A small Saskatchewan community is grappling with a big problem after 36 rail cars, some hauling propane and plastic pellets, jumped the tracks, sparking a stubborn blaze and forcing five families from their homes.
"You could see it all over the country glowing last night. It was pretty spectacular," one eyewitness said Sunday — more than 24 hours after the derailment on the CN mainline, about three kilometres southeast of Spy Hill.
Two locomotives were pulling 168 cars when something caused 36 of them to jump the tracks and pile up around 7 a.m. Saturday. According to CN Rail, 10 of the cars involved were hauling propane, sending flames skyward, much like a large torch. Witnesses said it could be seen as far as 50 kilometres away.
"It blazing pretty good out there," Isla Tymchen said as she looked out the window of Moe's Bakery in Spy Hill, located in the province's southeast about 13 kilometres from the Manitoba border.
No one was injured but five homes within a two-kilometre radius of the scene were evacuated. The closest was about a kilometre from the crash site.
"She said it sounded like a really good roar like as if somebody was running into their house — just from the roar of the flames," said Spy Hill RM reeve Bernard Mikolas.
Roads into the area were blocked off, and Transport Canada implemented a six-kilometre "no fly zone."
By Sunday the flames had subsided somewhat, but with plenty to fuel it, the fire was still far from over.
CN officials were using a helicopter to fly over the site as they discerned a plan of attack.
Some firefighters with Spy Hill's volunteer department remained on scene throughout the night Saturday and into Sunday as they monitored the situation. There was concern that if winds shifted towards the town, more evacutions might be necessary.
CN spokesperson Kelli Svendsen was quick to reassure: "There's absolutely no danger to the public."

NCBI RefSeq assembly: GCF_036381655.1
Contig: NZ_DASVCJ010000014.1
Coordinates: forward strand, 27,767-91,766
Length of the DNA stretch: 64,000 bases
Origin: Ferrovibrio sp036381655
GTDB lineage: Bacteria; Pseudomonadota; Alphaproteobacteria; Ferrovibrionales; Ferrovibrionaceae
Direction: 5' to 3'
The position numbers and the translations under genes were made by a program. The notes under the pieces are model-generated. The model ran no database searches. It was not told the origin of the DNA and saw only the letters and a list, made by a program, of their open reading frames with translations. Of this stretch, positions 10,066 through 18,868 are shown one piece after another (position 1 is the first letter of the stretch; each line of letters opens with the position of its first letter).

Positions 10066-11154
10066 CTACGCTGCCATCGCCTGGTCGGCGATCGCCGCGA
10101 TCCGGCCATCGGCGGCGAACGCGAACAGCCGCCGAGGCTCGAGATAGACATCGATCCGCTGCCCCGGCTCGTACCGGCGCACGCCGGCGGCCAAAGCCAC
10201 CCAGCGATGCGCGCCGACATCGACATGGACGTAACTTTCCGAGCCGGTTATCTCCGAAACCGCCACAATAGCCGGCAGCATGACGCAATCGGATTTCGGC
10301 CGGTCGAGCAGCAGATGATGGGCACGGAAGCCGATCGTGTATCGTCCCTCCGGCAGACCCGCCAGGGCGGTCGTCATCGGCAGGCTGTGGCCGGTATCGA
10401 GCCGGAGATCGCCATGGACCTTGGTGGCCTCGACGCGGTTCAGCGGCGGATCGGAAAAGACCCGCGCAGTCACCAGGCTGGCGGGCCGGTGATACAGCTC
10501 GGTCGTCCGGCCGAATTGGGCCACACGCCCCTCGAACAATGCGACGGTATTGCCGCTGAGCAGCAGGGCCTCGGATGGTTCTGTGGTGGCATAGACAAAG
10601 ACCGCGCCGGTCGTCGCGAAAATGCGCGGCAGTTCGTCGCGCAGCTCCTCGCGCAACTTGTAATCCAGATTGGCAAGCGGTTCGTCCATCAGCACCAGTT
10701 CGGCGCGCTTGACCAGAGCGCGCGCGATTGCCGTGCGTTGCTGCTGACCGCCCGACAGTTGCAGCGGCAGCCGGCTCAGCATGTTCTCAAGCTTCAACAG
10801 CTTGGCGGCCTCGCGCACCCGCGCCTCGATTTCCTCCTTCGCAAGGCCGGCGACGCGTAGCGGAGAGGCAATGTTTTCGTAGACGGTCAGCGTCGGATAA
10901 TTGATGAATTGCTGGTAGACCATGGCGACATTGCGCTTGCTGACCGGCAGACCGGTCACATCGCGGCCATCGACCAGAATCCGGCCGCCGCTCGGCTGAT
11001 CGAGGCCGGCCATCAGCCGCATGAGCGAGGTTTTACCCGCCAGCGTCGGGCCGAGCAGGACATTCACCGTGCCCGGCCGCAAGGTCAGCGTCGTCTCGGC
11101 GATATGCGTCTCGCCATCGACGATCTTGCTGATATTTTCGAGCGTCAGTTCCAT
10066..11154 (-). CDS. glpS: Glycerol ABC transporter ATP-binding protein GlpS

She said the propane cars are designed to vent the product after a collision. "Fire is due to the venting of the product in the tank car, so it's working like it should be," she said.
"Currently there isn't an issue with it exploding, because it's venting. And that's causing the fire to shoot up into the air," Svendsen added. By Sunday, plastic pellets among the cargo were still burning, billowing black smoke.
Svendsen said CN's environmental and dangerous goods crews are at the site along with the local emergency responders. Once the fire subsides, recovery operations will begin.
"There's work being done ... We certainly have a recovery plan. We have equipment coming from all sorts of different locations. It's just a matter of accessing the area where the fire's occurring. We won't do that until it's safe to do so," Svendsen said.
She said other CN traffic will be rerouted around the site to another line that runs parallel to the north.
Svendsen added that those evacuated, "will be taken care of by CN."
Mikolas spent most of his weekend at the RM office trying to co-ordinate with his fellow counsellors.
Evacuees seemed to be taking the matter in stride. "Some have just gone to Christmas parties, and the Santa Claus parade (in nearby Esterhazy), and to their relatives, and in town," he said Saturday. Spy Hill is a close-knit community of about 200, where friends and relatives are never far.
For some residents, this derailment is summoning up memories of another crash that ended in tragedy. A collision between a train and a fuel tanker claimed four lives, including members of the train crew about three decades ago.
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